Tooltip

The igxTooltip and the igxTooltipTarget directives provide us with the ability to create a fully customizable tooltip and attach it to any element on our page. While most tooltips have a limited number of available positions, with the igxTooltipTarget directive we can specify any position we want on the page while keeping it in relation to the target (anchor) and provide various other overlay settings like scroll strategies and custom animations!

Demo


Setup

To get started with the Ignite UI for Angular Tooltip and Tooltip Target, let's first import the IgxTooltipModule in the app.module.ts file.

// app.module.ts

...
import {
    IgxTooltipModule
} from 'igniteui-angular';

@NgModule({
    ...
    imports: [IgxTooltipModule],
})
export class AppModule {}

Simple tooltip

Let's say we want to create a simple text tooltip for an element on our page. In our case, let's use our awesome IgxAvatar as the element in question by importing the IgxAvatarModule first.

// app.module.ts

...
import {
    IgxTooltipModule,
    IgxAvatarModule
} from 'igniteui-angular';

@NgModule({
    ...
    imports: [IgxTooltipModule, IgxAvatarModule],
})
export class AppModule {}

In addition, we will define some custom styles for our elements!

/* simpleTooltip.component.css */

.wrapper {
    text-align: center;
    margin: 20px;
}

.avatar {
    display: inline-block;
}

.bottomMargin {
    margin-bottom: 50px;
}

Tooltip target

The avatar will be our target and all we have to do is set the igxTooltipTarget directive on it, which basically marks our element as one that has a tooltip.

<!--simpleTooltip.component.html-->

<igx-avatar class="avatar" #target="tooltipTarget" igxTooltipTarget
            src="assets/images/avatar/10.jpg" size="medium" [roundShape]="true">
</igx-avatar>

Tooltip

Now let's create the tooltip element itself! Since we want a simple text tooltip, we will define an ordinary div element with text inside and set the igxTooltip directive on it, which marks it as a tooltip.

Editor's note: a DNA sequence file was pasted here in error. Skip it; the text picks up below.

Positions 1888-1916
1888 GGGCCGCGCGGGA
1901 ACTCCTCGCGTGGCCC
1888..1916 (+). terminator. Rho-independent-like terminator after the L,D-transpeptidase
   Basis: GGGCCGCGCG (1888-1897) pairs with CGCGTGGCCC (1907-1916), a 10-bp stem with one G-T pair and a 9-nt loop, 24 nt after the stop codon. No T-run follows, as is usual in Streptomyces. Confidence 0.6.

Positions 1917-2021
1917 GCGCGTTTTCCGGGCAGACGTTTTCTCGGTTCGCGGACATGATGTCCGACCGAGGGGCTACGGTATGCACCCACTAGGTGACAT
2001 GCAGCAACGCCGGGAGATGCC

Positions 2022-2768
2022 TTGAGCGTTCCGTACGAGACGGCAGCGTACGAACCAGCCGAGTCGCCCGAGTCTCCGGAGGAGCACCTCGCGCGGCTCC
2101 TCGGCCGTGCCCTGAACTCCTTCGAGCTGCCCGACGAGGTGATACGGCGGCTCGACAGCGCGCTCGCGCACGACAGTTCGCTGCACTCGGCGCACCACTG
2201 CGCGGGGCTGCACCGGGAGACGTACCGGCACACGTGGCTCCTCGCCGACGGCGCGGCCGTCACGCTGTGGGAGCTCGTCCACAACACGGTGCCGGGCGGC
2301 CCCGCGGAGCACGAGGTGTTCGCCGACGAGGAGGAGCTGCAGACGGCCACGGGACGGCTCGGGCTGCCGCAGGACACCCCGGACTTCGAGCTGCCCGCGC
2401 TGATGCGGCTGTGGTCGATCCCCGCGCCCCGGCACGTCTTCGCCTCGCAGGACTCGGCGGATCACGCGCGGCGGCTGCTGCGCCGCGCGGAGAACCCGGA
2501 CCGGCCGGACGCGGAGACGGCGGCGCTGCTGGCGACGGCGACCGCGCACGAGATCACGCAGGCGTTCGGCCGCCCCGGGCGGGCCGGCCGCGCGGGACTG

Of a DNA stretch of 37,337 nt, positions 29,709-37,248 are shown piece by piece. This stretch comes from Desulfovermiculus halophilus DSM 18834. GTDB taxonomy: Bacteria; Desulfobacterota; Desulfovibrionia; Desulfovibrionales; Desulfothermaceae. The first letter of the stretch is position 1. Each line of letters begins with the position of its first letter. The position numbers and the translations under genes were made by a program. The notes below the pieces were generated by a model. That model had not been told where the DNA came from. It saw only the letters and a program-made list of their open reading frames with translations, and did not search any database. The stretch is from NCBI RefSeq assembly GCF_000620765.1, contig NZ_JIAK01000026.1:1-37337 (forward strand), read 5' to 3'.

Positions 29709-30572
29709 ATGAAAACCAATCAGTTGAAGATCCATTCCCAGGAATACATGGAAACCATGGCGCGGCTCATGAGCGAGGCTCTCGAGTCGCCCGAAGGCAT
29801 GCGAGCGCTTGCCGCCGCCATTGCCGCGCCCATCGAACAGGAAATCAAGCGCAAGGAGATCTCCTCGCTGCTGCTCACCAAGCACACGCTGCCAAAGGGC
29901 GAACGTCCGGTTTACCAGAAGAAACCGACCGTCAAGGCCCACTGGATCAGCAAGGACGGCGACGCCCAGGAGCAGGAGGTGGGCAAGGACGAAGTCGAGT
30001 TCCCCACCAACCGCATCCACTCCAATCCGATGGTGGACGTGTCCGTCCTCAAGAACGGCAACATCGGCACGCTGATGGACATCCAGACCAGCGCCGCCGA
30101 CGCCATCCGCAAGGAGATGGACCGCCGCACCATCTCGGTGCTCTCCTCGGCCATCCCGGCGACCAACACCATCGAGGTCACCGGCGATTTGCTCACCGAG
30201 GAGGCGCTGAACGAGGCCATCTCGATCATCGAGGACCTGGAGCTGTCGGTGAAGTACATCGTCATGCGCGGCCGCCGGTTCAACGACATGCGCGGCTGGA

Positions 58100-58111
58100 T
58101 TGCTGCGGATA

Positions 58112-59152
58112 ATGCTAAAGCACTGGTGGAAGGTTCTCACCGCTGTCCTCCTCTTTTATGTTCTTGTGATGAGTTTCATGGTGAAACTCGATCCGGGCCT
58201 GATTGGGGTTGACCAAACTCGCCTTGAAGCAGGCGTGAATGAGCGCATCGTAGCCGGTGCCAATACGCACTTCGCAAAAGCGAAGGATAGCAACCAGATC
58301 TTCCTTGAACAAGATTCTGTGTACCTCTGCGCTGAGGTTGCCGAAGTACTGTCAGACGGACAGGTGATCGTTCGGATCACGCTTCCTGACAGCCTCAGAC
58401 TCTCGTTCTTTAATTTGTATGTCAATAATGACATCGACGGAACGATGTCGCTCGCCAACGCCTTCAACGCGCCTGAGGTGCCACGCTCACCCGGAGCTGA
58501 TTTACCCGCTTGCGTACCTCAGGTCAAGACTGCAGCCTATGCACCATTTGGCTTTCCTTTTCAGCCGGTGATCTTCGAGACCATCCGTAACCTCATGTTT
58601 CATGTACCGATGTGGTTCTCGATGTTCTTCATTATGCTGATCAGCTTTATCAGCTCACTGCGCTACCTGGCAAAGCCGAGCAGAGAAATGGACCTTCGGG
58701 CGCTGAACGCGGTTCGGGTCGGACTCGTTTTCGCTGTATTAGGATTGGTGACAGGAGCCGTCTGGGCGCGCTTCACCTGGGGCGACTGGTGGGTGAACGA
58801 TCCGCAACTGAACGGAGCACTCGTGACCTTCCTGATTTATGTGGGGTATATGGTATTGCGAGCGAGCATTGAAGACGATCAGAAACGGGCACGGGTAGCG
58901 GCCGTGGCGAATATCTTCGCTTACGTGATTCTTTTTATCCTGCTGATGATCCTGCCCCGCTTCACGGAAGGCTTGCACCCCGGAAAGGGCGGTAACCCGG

<!--simpleTooltip.component.html-->

<div #tooltipRef="tooltip" igxTooltip>
    Her name is Toola Tipa
</div>

Attach tooltip to target

Now that we have both our target and tooltip defined, all that's left for us to do is assign the tooltip's reference to the igxTooltipTarget selector of the target.

<!--simpleTooltip.component.html-->

<igx-avatar class="avatar" #target="tooltipTarget" [igxTooltipTarget]="tooltipRef"
            src="assets/images/avatar/10.jpg" size="medium" [roundShape]="true">
</igx-avatar>

<div #tooltipRef="tooltip" igxTooltip>
    Her name is Toola Tipa
</div>

Show/Hide delay settings

What if we want to control the amount of time that should pass before showing and hiding the tooltip? For this purpose we can use the showDelay and the hideDelay properties of the igxTooltipTarget directive. Both properties are of type number and take time span in milliseconds.

Now let's add a couple of IgxSlider elements to control the showDelay and the hideDelay. In addition, we will also use the IgxSwitch to enable/disable the user interaction over the tooltip target by using the tooltipDisabled property of the target.

We will go ahead and get the IgxSliderModule and the IgxSwitchModule.

// app.module.ts

...
import {
    IgxTooltipModule,
    IgxAvatarModule,
    IgxSliderModule,
    IgxSwitchModule
} from 'igniteui-angular';

@NgModule({
    ...
    imports: [IgxTooltipModule, IgxAvatarModule, IgxSliderModule, IgxSwitchModule],
})
export class AppModule {}